Cell lines are kindly provided by the group of Professor Anthony Hyman, Max Planck Institute, Dresden, (Poser et al 2008 ). These are produced using BAC TransgeneOmics technology where transfection with Bacterial Artificial Chromosomes allow for a large transgenic insert with all regulatory elements present resulting in near-endogenous expression. Analysis is performed directly on the clone pool where individual cells show variations in tagged protein expression level. An anti-GFP antibody is used to detect even low abundant tagged target protein.

    Annotation

    All images are manually annotated to one or several subcellular locations and if applicable combined with parameters describing the staining characteristics (e.g. smooth, granular, speckled or fibrous).

    The antibody staining intensity is classified as negative, weak, moderate or strong based on the laser power and detector gain settings used for image acquisition in combination with the visual appearance of the image. GFP intensity is classified as positive or negative.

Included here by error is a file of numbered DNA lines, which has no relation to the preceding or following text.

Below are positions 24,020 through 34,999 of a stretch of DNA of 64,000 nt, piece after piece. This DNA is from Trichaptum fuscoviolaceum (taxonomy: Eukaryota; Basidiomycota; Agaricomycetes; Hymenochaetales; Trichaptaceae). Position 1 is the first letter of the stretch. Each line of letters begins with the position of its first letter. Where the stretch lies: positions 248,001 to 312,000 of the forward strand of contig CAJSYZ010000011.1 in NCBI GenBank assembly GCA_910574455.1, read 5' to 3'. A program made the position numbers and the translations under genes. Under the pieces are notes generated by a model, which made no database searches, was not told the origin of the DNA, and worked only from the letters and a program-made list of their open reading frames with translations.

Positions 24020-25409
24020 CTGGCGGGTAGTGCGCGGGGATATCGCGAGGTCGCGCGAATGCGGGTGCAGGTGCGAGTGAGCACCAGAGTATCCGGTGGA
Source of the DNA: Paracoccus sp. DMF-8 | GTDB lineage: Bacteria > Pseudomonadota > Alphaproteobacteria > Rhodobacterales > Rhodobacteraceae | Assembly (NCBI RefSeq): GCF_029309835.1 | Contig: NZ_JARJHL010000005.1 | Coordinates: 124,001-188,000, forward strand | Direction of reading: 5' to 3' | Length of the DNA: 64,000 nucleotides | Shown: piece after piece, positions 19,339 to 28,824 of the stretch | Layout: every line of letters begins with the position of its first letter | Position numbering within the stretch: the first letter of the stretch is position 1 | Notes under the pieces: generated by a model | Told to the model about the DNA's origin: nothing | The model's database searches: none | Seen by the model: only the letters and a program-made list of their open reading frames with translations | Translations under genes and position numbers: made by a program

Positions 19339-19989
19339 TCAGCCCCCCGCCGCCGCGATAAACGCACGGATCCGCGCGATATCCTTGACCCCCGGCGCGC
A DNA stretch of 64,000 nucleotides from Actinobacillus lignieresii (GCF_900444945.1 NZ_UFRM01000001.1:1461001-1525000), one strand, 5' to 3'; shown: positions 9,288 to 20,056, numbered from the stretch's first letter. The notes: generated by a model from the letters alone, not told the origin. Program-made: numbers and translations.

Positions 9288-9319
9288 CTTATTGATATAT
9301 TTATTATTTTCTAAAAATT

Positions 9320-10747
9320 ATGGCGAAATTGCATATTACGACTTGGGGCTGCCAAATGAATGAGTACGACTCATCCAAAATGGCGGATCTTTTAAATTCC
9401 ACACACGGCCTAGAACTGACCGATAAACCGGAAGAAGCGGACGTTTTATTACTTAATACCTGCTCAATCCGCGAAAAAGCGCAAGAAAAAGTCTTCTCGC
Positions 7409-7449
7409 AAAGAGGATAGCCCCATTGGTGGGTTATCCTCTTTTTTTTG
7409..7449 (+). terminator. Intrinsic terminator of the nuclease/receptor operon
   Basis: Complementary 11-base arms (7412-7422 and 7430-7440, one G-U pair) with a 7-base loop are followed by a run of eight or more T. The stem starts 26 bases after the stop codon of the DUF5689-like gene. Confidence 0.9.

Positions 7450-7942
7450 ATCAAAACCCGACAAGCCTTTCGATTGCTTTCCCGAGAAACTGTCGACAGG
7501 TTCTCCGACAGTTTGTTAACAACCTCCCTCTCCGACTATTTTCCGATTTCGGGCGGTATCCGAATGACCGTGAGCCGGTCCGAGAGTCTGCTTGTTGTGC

The location of the tagged protein is taken into account when performing the knowledge based annotation of subcellular location for each gene described above .

    Western blot

    Western blot analysis of antibody specificity has been done using a routine sample setup composed of IgG/HSA-depleted human plasma and protein lysates from a limited number of human tissues and cell lines. Antibodies with a non-supportive routine WB have been revalidated using an over-expression lysate (VERIFY Tagged Antigen(TM), OriGene Technologies, Rockville, MD) as a positive control. Antibody binding was visualized by chemiluminescence detection in a CCD-camera system using a peroxidase (HRP) labeled secondary antibody.